On 6th February 2018, the Court of Appeal in AM (Zimbabwe) v Secretary of State for the Home Department  EWCA Civ 64 gave authoritative guidance on how Paposhvili v Belgium(Application no. 41738/10), which was decided last year by the Grand Chamber of the European Court of Human Rights, should be applied by English courts.
The issue in AM (Zimbabwe) concerned the applicable test for when removal of seriously ill people to their country of origin would raise an issue under Article 3 of the European Convention on Human Rights (prohibition on inhuman or degrading treatment). Sales LJ, giving the judgment of the Court of Appeal, decided that removal would only violate Article 3 if intense suffering or death would be imminent in the receiving state as a result of the non-availability of treatment which would have been available in the UK (AM para 38).
This ‘extended look’ analysis piece will call into question whether the Court of Appeal’s interpretation of Paposhvili into English law is correct.
On 8th February 2018, the Supreme Court held that the power to grant bail and impose bail conditions in respect of a person pending deportation ceases to be lawful if there is no legal basis for detaining that person. The power to impose bail conditions is inextricably linked to the power of detention. Once the Home Secretary ceases to have the power to detain a person under immigration law, she can’t then impose conditions on that person’s freedom through bail conditions.
Update – Isabel McArdle talks to Rosalind English about this case in the latest episode from Law Pod UK, available for free download from iTunes and Audioboom.
The Supreme Court has made a significant decision on the question of the scope of the common law duty of care owed by police when their activities lead to injuries being sustained by members of the public. It has long been the case that a claim cannot be brought in negligence against the police, where the danger is created by someone else, except in certain unusual circumstances such as where there has been an assumption of responsibility.
This case, however, was focussed on the question of injuries resulting from activities of the police, where the danger was created by their own conduct. The answer is that the police did owe a duty of care to avoid causing an injury to a member of the public in those circumstances.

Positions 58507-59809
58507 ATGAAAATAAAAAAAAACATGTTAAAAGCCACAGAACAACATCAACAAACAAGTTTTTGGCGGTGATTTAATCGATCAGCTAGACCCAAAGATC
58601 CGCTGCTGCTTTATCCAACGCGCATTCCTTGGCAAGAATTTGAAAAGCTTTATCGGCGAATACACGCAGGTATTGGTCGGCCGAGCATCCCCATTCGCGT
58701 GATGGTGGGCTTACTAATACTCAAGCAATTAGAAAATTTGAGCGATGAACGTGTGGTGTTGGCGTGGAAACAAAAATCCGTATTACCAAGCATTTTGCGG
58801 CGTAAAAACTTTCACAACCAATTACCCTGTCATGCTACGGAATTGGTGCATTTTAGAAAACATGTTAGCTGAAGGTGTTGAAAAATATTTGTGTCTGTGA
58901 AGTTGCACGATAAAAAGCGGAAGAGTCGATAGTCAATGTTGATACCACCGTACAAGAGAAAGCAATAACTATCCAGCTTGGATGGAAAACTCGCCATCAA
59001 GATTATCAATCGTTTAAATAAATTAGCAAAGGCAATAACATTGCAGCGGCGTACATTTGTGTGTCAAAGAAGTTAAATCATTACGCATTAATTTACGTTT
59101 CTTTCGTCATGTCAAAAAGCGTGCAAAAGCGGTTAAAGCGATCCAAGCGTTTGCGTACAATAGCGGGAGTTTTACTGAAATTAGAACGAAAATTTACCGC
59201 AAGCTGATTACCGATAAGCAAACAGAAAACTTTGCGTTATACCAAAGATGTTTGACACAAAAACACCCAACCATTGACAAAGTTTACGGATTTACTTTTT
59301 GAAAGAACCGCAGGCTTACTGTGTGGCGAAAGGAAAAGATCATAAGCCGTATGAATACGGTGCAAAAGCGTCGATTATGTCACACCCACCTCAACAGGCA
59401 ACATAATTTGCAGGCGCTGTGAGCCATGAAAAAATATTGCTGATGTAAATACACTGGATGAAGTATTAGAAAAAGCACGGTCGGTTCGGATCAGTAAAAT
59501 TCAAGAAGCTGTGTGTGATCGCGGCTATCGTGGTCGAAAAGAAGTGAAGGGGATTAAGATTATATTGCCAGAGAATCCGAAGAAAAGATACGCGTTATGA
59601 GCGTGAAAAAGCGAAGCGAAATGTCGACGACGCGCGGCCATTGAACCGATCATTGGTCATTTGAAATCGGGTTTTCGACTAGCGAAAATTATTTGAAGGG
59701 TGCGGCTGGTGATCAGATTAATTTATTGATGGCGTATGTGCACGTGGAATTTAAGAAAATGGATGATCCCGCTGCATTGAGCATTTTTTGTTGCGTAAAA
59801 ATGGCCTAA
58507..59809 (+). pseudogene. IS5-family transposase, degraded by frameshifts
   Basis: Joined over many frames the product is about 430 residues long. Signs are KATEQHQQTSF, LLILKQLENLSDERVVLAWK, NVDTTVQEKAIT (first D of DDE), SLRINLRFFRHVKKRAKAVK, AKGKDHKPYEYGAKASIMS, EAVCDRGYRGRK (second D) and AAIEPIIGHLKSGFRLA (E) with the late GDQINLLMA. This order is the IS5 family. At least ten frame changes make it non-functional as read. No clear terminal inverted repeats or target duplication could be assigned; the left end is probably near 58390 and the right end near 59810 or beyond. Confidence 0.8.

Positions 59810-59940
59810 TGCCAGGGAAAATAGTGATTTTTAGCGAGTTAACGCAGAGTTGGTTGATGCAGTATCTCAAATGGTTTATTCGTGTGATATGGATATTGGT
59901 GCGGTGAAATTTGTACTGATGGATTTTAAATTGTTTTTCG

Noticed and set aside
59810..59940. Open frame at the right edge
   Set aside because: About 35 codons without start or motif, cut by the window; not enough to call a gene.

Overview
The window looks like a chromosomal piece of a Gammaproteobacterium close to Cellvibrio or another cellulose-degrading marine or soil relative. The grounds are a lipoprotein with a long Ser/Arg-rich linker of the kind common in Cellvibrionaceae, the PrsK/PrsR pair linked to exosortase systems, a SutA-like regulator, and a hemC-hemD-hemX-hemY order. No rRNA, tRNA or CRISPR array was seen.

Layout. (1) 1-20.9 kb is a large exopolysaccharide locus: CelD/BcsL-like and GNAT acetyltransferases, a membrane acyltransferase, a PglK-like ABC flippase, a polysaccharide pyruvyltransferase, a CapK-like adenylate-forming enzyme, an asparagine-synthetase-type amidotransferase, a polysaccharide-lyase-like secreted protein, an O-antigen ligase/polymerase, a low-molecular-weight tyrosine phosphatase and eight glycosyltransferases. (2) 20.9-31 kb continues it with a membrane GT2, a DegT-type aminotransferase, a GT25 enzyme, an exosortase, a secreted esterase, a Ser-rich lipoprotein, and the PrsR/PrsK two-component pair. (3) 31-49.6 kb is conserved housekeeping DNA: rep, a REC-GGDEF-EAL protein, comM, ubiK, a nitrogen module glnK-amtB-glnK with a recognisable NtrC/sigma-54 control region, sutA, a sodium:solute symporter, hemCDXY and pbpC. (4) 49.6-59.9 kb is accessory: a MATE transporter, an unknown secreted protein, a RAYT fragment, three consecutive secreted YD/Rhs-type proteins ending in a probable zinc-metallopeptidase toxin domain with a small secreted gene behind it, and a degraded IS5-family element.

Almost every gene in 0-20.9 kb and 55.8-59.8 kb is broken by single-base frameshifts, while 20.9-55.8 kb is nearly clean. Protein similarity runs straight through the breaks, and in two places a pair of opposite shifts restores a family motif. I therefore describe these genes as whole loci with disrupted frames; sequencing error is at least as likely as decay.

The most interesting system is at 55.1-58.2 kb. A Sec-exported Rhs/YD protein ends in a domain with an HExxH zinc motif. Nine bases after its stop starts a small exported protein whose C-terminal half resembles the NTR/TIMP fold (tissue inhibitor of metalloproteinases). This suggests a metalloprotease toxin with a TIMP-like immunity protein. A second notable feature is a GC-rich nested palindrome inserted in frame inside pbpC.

There is no general immunity for police officers investigating or preventing crime. In this case, Mrs Robinson suffered injuries when two police officers fell on top of her, along with a suspected drug dealer resisting arrest. The officers had foreseen Williams would attempt to escape but had not noticed Mrs Robinson (who was represented by 1 Crown Office Row’s academic consultant Duncan Fairgrieve).
The recorder found that, although the officers were negligent, Hill v Chief Constable of West Yorkshire  gave them immunity from negligence claims. The Court of Appeal ruled the police officers owed no duty of care, and even if they did they had not broken it. It also found most claims against the police would fail the third stage of the Caparo test (i.e. it would not be fair, just and reasonable to impose a duty of care upon the police in these situations). The Court found Williams had caused the harm, not the police, so the issue was based on omission rather than a positive act. Finally, even if officers had owed the Appellant a duty of care, they had not breached it.
Mrs Robinson appealed successfully to the Supreme Court.
On 5th February 2018 the Divisional Court gave judgment in Love v USA  EWHC 172 (Admin), holding that the forum bar operated against the extradition of Lauri Love to the United States to face charges of making a series of cyber-attacks on the computer networks of private companies and US Government agencies.
This is the first reported case in which the ‘forum bar’ has been applied to block an extradition.
When Britain joined the European Economic Community in 1973 along with Ireland and Denmark, it marked the first enlargement of what we today call the European Union. Since 1973, the club of the nine members has become a union of 28 member states. Most importantly, the law of the EU has developed significantly in terms of validity, scope and substance. What we were studied in the law school with EU law was in essence the institutions, the processes and the tools that are available for the European integration. And in fact EU law has achieved a remarkable degree of integration in some areas such as the Eurozone and the internal market. However, with Brexit, a new chapter is in the writing, this time on the withdrawal from the EU.
A constitutional pathology
The withdrawal of the United Kingdom from the European Union after 44 years poses unprecedented legal challenges but provides useful lessons for the withdrawal process. Until today, this issue was a footnote in the textbooks, with the case of Greenland (which left in 1985) being the only precedent. Greenland joined the European Economic Community in 1973 with Denmark, then gained its autonomy (home rule) from Denmark in 1979 and in a referendum that took place in 1982, 53% percent of the population voted in favour of leaving the European Community. But it is beyond doubt that the exit of Greenland was much less complex, with the main topic for negotiation being the fishing industry.
In order to set a claim under way in the civil courts, it is necessary to serve the claim form on the party named as defendant. The service rules were good fodder for the likes of Dickens or Trollope as they set their tipstaffs in pursuit of the hapless seeking to escape the Marshalsea or similar; things became rather more mundane when society became too populous for personal service.